The 27th of January was International Holocaust Memorial Day, a day dedicated to remembering the 6 million Jews who were murdered by the Nazis during the Holocaust.
This year, Holocaust Memorial Day marks 75 years since Auschwitz- Birkenau, the largest of the Nazi concentration camps, was liberated by Soviet soldiers in 1945.
I had the opportunity to become an ambassador for the Holocaust Education Trust during my last year of high school, through the Lesson from Auschwitz project. The project was orientated around honouring the victims of the holocaust, and increasing knowledge and understanding of the Holocaust in my local community, by highlighting what could happen if prejudice and racism again become acceptable in society.
Training to become an ambassador involved numerous seminars with Holocaust survivors, a trip to the former Auschwitz Birkenau death camp in Poland, and delivering a presentation to my school to share my experience.
My trip to Auschwitz was overwhelming. 85% of those sent to the death camp were immediately murdered, while the other 15% were dehumanised and forced to work in subhuman conditions. I found Auschwitz II (Birkenau) particularly horrifying. The sheer size of the camp, and the fact that there were plans to multiply it, reveals the scale and industrial nature of the Nazis death camps. It’s so hard to imagine the numbers of men, women and children who suffered there.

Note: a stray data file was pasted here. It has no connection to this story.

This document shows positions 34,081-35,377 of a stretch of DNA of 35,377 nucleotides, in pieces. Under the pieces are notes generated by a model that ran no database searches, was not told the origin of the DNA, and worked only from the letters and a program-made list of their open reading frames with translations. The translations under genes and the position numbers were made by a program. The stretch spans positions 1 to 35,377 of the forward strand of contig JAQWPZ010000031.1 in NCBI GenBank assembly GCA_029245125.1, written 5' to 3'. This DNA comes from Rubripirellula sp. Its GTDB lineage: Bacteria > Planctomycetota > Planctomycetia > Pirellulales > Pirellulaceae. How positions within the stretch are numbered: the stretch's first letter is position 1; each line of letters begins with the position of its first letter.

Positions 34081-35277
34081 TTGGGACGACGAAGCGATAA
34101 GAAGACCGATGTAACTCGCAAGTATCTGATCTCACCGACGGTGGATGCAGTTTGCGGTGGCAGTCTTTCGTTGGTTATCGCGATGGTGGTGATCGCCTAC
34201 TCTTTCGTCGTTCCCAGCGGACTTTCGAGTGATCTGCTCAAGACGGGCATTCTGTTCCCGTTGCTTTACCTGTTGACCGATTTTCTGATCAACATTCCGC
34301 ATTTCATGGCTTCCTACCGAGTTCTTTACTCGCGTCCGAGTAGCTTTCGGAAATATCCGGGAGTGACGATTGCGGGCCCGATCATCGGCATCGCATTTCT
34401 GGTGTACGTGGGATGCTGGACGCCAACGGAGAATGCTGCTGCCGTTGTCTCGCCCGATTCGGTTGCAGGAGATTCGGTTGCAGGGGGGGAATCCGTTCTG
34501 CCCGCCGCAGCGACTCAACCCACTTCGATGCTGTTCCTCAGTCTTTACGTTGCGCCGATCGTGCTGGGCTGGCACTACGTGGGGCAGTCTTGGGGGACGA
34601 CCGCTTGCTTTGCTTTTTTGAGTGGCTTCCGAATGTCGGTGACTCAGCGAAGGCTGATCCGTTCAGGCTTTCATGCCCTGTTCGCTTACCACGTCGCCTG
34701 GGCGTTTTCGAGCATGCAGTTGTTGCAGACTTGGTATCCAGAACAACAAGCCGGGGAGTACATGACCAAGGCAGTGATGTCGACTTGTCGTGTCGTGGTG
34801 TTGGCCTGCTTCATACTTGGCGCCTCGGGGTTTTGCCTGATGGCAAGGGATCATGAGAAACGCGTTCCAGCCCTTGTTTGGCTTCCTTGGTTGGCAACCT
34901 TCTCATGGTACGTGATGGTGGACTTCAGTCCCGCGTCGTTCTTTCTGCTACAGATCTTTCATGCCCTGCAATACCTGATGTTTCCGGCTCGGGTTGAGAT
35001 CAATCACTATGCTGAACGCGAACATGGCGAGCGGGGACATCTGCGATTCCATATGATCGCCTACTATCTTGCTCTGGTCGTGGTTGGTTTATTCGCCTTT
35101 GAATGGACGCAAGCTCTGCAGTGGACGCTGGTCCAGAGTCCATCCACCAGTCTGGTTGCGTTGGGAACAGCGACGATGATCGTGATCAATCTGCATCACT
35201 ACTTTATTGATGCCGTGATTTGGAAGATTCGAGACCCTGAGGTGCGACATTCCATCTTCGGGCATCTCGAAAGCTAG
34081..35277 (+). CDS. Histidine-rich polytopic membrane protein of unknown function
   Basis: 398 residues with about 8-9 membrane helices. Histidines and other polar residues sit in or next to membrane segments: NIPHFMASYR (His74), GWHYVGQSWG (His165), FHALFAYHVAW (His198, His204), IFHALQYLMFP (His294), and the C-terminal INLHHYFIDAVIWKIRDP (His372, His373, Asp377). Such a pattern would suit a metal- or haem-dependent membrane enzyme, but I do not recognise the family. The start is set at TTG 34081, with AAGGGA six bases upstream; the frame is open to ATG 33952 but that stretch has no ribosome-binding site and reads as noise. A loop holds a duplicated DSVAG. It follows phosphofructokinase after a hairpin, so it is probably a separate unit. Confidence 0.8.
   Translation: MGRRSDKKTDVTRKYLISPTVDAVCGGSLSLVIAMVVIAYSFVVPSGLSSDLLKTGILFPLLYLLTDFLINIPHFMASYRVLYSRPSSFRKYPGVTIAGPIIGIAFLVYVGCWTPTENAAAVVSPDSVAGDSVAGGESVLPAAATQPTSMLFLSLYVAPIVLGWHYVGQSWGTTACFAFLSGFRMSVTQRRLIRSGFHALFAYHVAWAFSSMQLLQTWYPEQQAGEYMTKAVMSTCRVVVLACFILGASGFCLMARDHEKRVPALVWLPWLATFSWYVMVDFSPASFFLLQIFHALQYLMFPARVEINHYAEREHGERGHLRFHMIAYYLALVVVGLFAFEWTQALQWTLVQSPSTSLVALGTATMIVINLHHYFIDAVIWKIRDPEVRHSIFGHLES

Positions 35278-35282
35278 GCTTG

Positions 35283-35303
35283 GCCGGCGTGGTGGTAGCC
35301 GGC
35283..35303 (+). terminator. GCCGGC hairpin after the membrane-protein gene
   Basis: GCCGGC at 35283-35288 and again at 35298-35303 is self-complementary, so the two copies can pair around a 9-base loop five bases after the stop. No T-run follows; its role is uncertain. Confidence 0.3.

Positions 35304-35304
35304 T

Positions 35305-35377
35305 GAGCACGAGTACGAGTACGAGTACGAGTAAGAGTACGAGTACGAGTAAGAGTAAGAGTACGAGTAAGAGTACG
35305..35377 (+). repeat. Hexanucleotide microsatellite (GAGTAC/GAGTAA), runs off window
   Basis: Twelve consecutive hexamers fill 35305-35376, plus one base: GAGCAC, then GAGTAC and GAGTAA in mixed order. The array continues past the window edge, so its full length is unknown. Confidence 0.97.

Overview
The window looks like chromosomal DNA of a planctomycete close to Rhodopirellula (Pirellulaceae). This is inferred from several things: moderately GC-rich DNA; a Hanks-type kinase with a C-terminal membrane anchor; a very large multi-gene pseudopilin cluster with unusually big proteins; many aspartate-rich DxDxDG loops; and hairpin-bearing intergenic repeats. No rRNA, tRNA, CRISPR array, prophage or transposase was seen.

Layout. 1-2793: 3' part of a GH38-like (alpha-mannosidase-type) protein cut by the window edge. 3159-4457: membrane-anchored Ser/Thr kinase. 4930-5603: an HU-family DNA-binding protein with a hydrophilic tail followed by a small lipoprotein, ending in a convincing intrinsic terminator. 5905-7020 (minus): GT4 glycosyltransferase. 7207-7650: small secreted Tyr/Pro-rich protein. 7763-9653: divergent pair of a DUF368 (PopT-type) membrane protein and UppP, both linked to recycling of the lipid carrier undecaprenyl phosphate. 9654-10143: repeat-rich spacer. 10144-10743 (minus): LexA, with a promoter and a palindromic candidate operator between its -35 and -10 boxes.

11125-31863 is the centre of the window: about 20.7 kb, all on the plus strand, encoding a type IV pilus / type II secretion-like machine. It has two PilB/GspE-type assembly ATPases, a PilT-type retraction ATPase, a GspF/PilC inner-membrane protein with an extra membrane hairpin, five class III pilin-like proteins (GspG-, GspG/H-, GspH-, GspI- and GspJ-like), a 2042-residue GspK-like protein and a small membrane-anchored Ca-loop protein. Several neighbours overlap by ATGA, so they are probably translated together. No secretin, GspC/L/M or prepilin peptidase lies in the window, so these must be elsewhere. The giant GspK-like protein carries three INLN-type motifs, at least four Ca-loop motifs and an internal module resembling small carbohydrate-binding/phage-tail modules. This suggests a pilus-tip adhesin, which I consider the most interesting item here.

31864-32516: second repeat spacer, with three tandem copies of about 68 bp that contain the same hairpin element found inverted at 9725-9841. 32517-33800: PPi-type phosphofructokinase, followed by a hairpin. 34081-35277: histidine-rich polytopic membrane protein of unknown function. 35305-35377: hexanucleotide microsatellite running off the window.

It was this experience that encouraged me to study history. You’ve probably already heard the quote “what we learn from history is that we don’t learn from history.” It’s so true. The holocaust happened less than 80years ago, and since, there have been numerous genocides. In a world of anti-Semitic intimidation, and ideologies that spread intolerance and hatred, lessons learned from the Holocaust are so relevant today.
Each year that goes by, the number of those who survived the Holocaust become fewer and fewer, and therefore it is so important that we keep their stories alive be spreading awareness of the horrors of the Holocaust, in order to ensure that history never repeats itself.
It’s almost impossible to imagine the scale of what really happened during the Holocaust. To put it into perspective, if we held a minute of silence for every holocaust victim, including the Jews, disabled, homosexual individuals, and children, we would be silent for 11 and a half years. It’s so important to speak out against intolerance, and to challenge anti-semitism and racism of all kinds.